All about flooble | fun stuff | Get a free chatterbox | Free JavaScript | Avatars  perplexus dot info  Tipping Tube (Posted on 2005-06-23) A man places a circular tube upright on a table. He then places a solid ball into the tube followed by a smaller solid ball. The tube stays upright. He removes the balls and places them again with the smaller ball being placed in first. The tube tips over. In both cases the man holds onto the tube until the balls come to rest and then lets go. The radii of the balls are 2.6 and 3.4 centimeters. The length of the tube is 18.0 centimeters and its thickness (external radius minus internal radius) is 0.1 centimeter. The balls and tube are made of the same material - so their weights are proportional to their volumes. Assume the points of contact between the balls, table, and tube are frictionless. What are the minimum and maximum values for the internal radius of the tube?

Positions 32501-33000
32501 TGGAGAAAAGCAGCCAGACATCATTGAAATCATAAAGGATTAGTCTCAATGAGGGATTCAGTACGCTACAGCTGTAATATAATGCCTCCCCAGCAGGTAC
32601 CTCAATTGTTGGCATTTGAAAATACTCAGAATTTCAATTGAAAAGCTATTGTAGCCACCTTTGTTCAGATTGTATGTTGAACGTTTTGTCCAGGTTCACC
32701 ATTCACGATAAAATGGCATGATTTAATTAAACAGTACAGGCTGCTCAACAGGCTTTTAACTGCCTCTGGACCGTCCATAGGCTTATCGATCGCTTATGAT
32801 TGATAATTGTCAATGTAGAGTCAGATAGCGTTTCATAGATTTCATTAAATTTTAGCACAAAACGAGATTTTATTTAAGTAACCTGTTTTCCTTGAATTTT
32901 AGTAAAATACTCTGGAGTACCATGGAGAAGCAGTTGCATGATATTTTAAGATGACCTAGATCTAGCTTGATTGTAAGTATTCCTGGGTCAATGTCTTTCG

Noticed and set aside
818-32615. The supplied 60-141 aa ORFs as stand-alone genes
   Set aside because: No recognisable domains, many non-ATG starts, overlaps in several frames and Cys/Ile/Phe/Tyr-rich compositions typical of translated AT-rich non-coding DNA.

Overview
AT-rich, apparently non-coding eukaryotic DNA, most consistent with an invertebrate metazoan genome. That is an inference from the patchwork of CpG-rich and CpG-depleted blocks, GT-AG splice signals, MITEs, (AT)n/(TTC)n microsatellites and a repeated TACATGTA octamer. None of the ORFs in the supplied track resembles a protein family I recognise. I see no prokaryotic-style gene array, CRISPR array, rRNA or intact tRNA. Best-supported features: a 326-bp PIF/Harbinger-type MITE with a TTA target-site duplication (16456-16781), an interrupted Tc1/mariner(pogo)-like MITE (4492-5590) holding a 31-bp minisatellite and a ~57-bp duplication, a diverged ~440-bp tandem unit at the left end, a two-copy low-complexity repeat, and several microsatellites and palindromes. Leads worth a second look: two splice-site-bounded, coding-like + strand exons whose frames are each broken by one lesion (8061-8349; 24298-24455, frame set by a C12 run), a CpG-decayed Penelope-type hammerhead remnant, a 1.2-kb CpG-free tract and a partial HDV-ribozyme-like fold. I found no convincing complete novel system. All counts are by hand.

Submitted by Bractals Rating: 3.7500 (4 votes) Solution: (Hide) ```The upper ball is trying to tip over the tube while the weight of the tube and the lower ball are trying to keep it from tipping over. Both balls exert an equal horizontal force (say F) on the tube, but in opposite directions. Therefore, the tube will tip over if F*[l + (u+l)*sin(theta)] > F*l + T*(r+t) (1) where u and l are the radii of the upper and lower balls respectively and T, r, and t are the weight, internal radius, and thickness of the tube respectively. Theta is the angle between the table top and the line determined by the ball's centers and is given by cos(theta) = (2*r-w)/w (2) where w = u+l (also, one third of the length of the tube). To determine the force F, we look at the horizontal and vertical forces exerted on the upper ball F = B*cos(theta) (3) U = B*sin(theta) where B is the force exerted on the upper ball by the lower ball along the line determined by their centers and U is the weight of the upper ball. The equations in (3) combine to give F*sin(theta) = U*cos(theta) (4) Combining the inequality of (1) with equations (2) and (4) we get that the tube will tip over if U*(2*r-w) - T*(r+t) > 0 (5) We have the following relation between the weights 4 --- PI*u^3 U 3 4*u^3 --- = ------------------------ = --------------- (6) T 3*w*PI*[(r+t)^2 - r^2] 9*w*t*(2*r+t) Combining equation (6) with inequality (5) we get that the tube will tip over if 9*w*t*(2*r+t)*(r+t) - 4*u^3*(2*r-w) < 0 (7) This is just a quadratic inequality in r. Plugging in u = 2.6 we get the tube staying upright if r < 4.90437... or r > 7.96488... Plugging in u = 3.4 we get the tube tipping over if 3.41938... < r < 25.54468... Therefore, since the physical problem requires r < w = 6 (or both the balls will come to rest touching the table), r minimum = 3.41938... and r maximum = 4.90437... ``` Subject Author Date Weebles wobble but... Jils 2005-06-29 13:34:29 re: there's a catch i suppose Bractals 2005-06-27 13:12:56 there's a catch i suppose arun 2005-06-27 10:02:17 re(3): What I think I know Sachin 2005-06-25 03:40:04 re(2): What I think I know (displacement) Jer 2005-06-24 12:58:39 re: What I think I know Hugo 2005-06-24 10:04:38 re(2): What I think I know Leming 2005-06-24 00:43:26 re: What I think I know Leming 2005-06-24 00:12:18 re: Is cylindar bottomless? ajosin 2005-06-23 23:25:00 Is cylindar bottomless? Larry 2005-06-23 19:34:41 What I think I know Jer 2005-06-23 18:47:55 Please log in:

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